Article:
Until taking a job with the Lingle administration, Aiona worked as a mortgage broker. This spring, at age 39, Aiona and wife Cherrie had their first child, a daughter Emily, whose picture Aiona whips out faster than a politician’s handshake.

“When you wake up in the morning and see her smiling face,” says Aiona, “nothing can ruin your day.”

Until a year ago this past spring, few connected the name Brickwood Galuteria with politics, Democratic or Republican. The public knew him as a radio personality, one of the guys you listened to on your morning commute.

Galuteria acknowledges the sparseness of his political experience. “But I served as moderator of Kawaiahao Church during three years when we didn’t have a kahu. Let me tell you, that’s training for party politics.”

Galuteria’s political roots grew out of the labor movement. Born and reared in Kapahulu and Kakaako, Galuteria’s father worked for United Airlines and served as president of his union. His mother worked for the City and County of Honolulu and belonged to the Hawaii Government Employees Association.

Born in 1955, Galuteria attended Kamehameha School from kindergarten to graduation. He played football, volleyball and put the shot on the track team. He admits to playing “on a couple of championship teams in volleyball and football.”

He also took part in the Kamehameha School Concert Glee Club, traveling with them as a vocalist and guitarist. After graduation, he tried college for a short time, dropped out, and went to work for Hawaiian Airlines, performing and “selling Hawaii.” He became an account executive with the airline, then a tour director. He refers to his time with Hawaiian as his “burning out the carbon years.”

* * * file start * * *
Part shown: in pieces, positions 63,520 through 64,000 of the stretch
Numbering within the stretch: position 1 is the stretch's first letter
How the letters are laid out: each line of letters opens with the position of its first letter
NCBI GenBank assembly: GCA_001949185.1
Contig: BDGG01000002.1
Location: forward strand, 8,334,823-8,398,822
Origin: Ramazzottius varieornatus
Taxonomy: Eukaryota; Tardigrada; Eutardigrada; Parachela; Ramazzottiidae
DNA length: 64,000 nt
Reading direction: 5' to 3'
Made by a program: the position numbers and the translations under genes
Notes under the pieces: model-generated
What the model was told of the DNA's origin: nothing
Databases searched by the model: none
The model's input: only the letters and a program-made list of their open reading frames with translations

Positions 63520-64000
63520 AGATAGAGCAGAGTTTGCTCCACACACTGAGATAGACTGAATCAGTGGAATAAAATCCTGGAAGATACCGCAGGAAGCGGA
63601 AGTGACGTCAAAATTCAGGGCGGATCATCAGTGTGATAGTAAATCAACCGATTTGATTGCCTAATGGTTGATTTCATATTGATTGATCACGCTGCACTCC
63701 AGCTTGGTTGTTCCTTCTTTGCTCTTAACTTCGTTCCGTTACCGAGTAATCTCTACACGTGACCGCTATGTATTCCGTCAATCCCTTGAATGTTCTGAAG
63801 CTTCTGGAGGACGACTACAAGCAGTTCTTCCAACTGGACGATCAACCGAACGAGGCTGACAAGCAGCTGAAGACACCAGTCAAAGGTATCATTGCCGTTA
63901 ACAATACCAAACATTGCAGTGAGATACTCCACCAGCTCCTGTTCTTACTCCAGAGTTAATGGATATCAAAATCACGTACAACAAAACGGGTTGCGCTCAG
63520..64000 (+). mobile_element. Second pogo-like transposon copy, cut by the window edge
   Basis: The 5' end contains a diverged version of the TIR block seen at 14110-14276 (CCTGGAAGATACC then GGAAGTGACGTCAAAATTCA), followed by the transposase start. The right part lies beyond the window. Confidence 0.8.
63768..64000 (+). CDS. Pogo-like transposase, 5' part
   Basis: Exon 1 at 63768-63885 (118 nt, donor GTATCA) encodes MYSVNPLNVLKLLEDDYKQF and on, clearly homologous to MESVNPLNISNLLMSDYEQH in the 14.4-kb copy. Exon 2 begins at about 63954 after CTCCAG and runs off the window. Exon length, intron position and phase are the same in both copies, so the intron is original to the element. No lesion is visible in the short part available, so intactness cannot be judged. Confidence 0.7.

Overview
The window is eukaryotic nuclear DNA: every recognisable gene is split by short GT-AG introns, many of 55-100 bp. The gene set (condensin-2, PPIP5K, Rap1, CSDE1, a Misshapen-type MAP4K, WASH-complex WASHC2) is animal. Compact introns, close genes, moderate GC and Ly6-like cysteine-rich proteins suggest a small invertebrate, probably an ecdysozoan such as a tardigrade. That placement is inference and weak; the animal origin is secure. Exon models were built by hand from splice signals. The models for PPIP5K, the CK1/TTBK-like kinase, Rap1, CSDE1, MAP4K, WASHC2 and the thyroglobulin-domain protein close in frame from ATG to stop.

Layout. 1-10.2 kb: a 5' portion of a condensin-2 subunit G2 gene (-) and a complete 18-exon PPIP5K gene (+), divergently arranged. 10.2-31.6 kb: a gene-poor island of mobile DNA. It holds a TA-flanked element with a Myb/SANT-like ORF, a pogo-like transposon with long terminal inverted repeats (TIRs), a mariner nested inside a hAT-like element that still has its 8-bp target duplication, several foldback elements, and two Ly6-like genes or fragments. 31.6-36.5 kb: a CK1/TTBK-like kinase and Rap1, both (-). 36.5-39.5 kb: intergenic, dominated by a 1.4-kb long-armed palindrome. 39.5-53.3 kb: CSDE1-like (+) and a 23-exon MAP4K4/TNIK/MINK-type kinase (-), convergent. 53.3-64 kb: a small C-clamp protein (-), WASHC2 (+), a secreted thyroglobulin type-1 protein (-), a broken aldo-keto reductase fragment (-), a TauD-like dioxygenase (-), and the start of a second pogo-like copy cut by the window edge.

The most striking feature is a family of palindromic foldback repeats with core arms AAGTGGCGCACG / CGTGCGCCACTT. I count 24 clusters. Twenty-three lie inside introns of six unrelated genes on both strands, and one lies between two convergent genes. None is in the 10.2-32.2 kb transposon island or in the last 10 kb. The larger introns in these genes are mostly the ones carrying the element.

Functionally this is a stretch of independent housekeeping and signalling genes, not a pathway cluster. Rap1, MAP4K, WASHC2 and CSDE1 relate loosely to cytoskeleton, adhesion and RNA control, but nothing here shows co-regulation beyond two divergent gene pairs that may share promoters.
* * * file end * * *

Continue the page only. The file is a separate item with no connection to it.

Galuteria gave up corporate life and went into entertainment. He performed with Marlene Sai at the Royal Hawaiian Hotel for three years, then broke off to form a group of his own. He won a Na Hoku Hanohano Award as male vocalist of the year. He began his radio career in 1980, first with KCCN-FM 100, then with Hawaiian 105 KINE. He’s been a fixture on morning radio for the past 25 years.

Galuteria and wife Lehua have five children and six grandchildren. Galuteria speaks with particular pride of their second son Sean, a Down syndrome young man with a heart condition.

“He’s our center,” says Galuteria. “He provides us with a certain level of unconditional love. He grounds us. I tell people every home should have a Sean. He’s a black belt vacuum cleaner. He calls me whenever he finishes vacuuming, and I always take the call.”

Aiona has worked for the state for the past two years. He’s the executive director of the Office of Community Services. There, he and his staff help non-profit organizations like Catholic Charities and Goodwill with employment training.

Last May, Aiona took on a second major responsibility: the state Republican Convention meeting on Kauai chose him as its chair. He will shepherd Hawaii’s Republicans in their attempt to re-elect Gov. Linda Lingle to a second term.

“We have to focus,” says Aiona of his 20,000 member party, “first, on re-electing the governor; second, on re-electing our incumbents; and third, on electing as many other Republicans as possible.”

It will require focus, and in recent history Hawaii’s Republicans haven’t always been capable of that. In election year 2004, for example, they devoted much attention to George W. Bush’s candidacy for president, including send-